on this, her special day

start with biography

start with biography

youngest child,
mother dead at her birth

an independent produce man,
he bought fruits and vegetables
in the fields and orchards
of South Texas,
hauled his produce
to city markets in San Antonio
and Houston
and sold his truckload
for what the market allowed

a hard
day to day
hand to mouth way to support
five children with few good years
and many poor as crops failed
or abundance caused prices to fall
so that a truck load this year
might be worth only as much as a half load
last year, the years few
when supply and demand balanced
and better times left money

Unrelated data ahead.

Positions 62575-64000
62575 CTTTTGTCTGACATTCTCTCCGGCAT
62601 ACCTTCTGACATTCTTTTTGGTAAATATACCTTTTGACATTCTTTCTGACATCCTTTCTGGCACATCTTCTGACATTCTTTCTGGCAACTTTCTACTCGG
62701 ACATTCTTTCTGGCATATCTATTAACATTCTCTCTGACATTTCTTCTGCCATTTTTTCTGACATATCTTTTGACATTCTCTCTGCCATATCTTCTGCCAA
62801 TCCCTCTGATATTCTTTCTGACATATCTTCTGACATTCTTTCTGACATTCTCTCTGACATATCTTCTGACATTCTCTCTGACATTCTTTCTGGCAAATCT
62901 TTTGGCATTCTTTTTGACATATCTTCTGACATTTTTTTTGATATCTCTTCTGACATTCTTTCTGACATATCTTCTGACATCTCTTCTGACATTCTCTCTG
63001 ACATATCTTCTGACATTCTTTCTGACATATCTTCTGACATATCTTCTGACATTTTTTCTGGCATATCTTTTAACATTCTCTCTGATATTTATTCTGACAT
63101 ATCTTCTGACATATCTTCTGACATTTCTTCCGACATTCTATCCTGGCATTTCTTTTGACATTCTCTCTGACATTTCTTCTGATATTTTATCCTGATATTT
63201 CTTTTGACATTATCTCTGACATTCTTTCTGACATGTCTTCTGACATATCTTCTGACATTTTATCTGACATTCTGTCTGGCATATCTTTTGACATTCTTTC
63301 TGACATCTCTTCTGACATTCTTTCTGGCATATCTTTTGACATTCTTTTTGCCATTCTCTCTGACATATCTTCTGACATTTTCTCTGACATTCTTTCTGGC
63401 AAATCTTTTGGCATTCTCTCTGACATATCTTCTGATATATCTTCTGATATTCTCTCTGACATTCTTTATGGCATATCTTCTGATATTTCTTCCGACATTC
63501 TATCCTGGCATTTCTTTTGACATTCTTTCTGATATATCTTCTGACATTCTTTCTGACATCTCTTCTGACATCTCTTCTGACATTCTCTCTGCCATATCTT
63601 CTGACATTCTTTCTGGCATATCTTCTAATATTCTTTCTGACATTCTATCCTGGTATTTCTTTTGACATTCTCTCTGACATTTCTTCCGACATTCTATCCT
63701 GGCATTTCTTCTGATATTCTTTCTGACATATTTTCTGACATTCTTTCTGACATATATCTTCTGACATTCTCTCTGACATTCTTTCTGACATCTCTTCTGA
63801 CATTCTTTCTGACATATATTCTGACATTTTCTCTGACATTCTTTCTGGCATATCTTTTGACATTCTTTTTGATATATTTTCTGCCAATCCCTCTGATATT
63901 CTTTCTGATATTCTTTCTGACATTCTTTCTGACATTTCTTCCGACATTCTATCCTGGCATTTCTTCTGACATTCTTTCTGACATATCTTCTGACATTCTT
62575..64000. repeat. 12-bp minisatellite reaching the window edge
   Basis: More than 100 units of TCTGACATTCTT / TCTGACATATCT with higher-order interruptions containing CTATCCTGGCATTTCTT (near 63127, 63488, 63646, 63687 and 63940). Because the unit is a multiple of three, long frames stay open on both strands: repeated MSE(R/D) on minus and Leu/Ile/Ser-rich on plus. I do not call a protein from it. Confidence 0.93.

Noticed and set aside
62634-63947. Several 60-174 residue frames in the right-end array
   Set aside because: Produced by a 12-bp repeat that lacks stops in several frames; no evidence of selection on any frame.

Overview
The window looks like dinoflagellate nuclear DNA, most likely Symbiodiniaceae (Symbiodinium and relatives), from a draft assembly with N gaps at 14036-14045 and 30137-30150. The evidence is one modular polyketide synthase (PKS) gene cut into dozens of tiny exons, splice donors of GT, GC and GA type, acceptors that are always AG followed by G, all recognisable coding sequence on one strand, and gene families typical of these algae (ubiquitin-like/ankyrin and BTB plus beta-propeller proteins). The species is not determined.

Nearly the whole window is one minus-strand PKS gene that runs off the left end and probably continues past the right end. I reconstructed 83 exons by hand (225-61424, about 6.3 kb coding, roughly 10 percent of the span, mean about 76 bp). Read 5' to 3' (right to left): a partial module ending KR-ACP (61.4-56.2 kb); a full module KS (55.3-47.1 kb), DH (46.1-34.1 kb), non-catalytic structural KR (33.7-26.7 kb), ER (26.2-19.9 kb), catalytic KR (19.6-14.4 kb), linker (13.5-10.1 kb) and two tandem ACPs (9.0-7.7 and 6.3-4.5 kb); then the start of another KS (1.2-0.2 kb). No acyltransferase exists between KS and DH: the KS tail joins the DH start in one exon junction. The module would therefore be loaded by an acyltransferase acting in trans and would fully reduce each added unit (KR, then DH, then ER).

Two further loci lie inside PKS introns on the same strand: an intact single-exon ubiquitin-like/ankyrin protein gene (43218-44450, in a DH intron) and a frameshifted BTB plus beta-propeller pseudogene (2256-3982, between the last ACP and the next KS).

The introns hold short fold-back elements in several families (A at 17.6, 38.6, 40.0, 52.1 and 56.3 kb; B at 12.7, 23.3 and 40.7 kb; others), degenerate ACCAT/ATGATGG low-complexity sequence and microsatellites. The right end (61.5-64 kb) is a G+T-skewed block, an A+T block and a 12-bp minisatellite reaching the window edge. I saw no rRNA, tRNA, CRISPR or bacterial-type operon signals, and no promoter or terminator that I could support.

for a pair of winter shoes
to be proudly worn and shown
on the buckboard ride to school

with a young son
while still in her teens,
years struggling to feed the child,
marriage finally to the man, my father,
with whom two more sons were born

more years of struggle, working at home
to supplement a blue collar income, making
prom corsages out of discarded hosiery,
dyed the color of leaves and roses,
baking, wedding cake, birthday cakes,
skillfully decorated with her sure hand,
always better and cheaper than the
professional competition - she worked
at such a bakery during the years of struggle
with her first son, and, as always, never
let a day pass without learning something new -

living through the decline and death
of another husband, nursing him, caring
for him like the nurse she'd learned to be
raising three sons, holding his hand
as he died - finding new life then

days spent as a hospital volunteer, learning
to paint, supporting the hospital gift shop